The drive - among others - support a "fast direct processing" setpoint value transfer mode where setpoint value *increments* can be transferred by sending 3 ASCII characters, so 3 bytes. I don't know the processing speed though. The manual claims that the sampling time in position control mode is 1 ms but it does not specify what parameter or value is sampled exactly. In this mode the first character is the control mode identifier (position, speed or torque) then 2 bytes of data of 14 bits in resolution distributed to 2*7 bits with a padding bit of a constant 1 in the MSB positions.
Datagrams sent in other modes first go to a buffer from where the processing time is approx. 150 ms. The buffer is 256 bytes and can hold maximum of 2 datagrams, but based on the manual the average datagram lenght is 5-20 characters long.

The drives are addressable so theoretically can be daisy chained.

The actual ports on the drives are RS232C and the physical connectors are 25 pin d-sub. They are converted to RS422 for signal integrity reasons by a plugin board supplied by the manufacturer. There are + 5 and +/- 12 V supply voltages present on the connector for these kind of purposes.

My first choice would be a PC rather than a rPI.

Dummy question: For RS422 (RS232) communication could one or more RS232 com port(s) be used instead of a Mesa daughter board? I can solve the signaling conversion between RS232 and RS422.

The drive theoretically can accept pulses as setpoint value but these pulses are not exactly step/dir nor quadrature pulses (please find the attached image). For these pulses there are two sets of differential inputs (one set for each direction). The step/dir pulses can be easily converted to the pulses the drives expect.

Theoretically it is possible to input setpoint values via +/- 10 V analog inputs or via some kind of a digital parallel input but for these optional cards would be necessary and I don't think I ever could acquire those.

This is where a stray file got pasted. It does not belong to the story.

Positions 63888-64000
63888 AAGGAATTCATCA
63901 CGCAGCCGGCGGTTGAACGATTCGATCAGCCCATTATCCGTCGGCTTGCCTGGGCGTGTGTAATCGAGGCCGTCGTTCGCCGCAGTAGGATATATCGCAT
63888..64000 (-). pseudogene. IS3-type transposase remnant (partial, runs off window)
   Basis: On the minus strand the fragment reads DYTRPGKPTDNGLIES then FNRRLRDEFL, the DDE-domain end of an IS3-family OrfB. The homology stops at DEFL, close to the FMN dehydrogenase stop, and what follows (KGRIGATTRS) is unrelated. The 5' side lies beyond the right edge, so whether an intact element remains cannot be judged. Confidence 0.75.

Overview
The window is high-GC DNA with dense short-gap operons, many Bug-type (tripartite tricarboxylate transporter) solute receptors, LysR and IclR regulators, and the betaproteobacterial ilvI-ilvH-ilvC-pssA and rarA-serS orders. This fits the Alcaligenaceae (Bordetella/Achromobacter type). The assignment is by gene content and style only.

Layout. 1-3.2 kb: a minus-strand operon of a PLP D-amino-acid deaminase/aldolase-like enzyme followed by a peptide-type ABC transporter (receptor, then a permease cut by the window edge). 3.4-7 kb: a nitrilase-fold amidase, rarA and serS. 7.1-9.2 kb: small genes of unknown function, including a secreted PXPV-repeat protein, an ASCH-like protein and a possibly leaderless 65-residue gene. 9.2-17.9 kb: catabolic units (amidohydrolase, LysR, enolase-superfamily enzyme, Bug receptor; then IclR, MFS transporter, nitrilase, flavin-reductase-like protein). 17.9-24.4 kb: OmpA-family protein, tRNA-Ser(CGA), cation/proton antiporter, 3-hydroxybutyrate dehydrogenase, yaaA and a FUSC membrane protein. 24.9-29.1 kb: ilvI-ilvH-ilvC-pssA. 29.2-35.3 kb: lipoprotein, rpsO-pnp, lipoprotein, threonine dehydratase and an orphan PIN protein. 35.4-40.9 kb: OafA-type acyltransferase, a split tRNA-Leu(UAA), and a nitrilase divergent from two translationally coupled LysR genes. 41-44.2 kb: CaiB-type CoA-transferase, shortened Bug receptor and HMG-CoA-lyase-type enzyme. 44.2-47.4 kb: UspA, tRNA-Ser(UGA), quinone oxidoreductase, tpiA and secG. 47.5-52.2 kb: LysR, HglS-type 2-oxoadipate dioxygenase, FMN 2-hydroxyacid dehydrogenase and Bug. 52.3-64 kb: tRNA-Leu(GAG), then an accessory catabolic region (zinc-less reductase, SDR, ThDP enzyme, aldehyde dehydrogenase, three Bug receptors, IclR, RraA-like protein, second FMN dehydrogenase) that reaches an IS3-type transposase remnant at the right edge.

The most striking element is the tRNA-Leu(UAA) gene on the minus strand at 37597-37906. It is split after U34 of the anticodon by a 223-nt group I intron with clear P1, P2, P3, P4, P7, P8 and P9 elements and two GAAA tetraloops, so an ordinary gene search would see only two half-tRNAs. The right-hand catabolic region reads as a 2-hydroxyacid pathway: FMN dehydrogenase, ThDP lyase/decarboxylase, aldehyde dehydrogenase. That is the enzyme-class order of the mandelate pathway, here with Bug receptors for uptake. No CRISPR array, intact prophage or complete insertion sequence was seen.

Thank you for the links for the literature. I will try to understand it.
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Last edit: 01 Nov 2023 15:25 by kisslaci10. Reason: Clarification and misspellings fix.

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01 Nov 2023 14:31 #284262 by andypugh

Dummy question: For RS422 (RS232) communication could one or more RS232 com port(s) be used instead of a Mesa daughter board? I can solve the signaling conversion between RS232 and RS422.

Possibly. The issue here is accessing the port in realtime. 
The parallel port is accessed in realtime by direct port writes. I don't know if you can do that with a com port. 

The serial ports on the Mesa cards are definitely addressable in realtime. 

A bit of Google does suggest that kernel mode access via inb and outb is possible:
www.linuxquestions.org/questions/program...kernel-185959-print/

 

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01 Nov 2023 16:41 #284266 by kisslaci10
This will be a tough ride.
The only things I wrote "software" to are some PIC microcontrollers. And those "software" were also written only in assembly.
So understanding a complex software running on a complex OS is no less than quite a challenge.

Another dummy question: Do I understand correctly that the 7I44 is "only" a breakout / signal conditioner / level shifter / protection board and the actual com port is not realised by that but by the fpga board?
What I mean, if I manage to purchase and *correctly setup* an fpga board, the "only" (?) remaining task is to realize is to correctly interfacing the fpga inputs/outputs to the machine?

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02 Nov 2023 00:16 #284298 by PCW

Another dummy question: Do I understand correctly that the 7I44 is "only" a breakout / signal conditioner / level shifter / protection board and the actual com port is not realised by that but by the fpga board?
What I mean, if I manage to purchase and *correctly setup* an fpga board, the "only" (?) remaining task is to realize is to correctly interfacing the fpga inputs/outputs to the machine?

Yes, the 7I44 is just interface hardware, all the logic in in the FPGA.
The following user(s) said Thank You: kisslaci10

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02 Nov 2023 04:30 #284300 by kisslaci10
Thank you.

I failed to realize that the 7i90hd is out of stock.
Could you please fill me in if it is in production and/or is it expected to be restocked any time soon? Or should I pick an other card?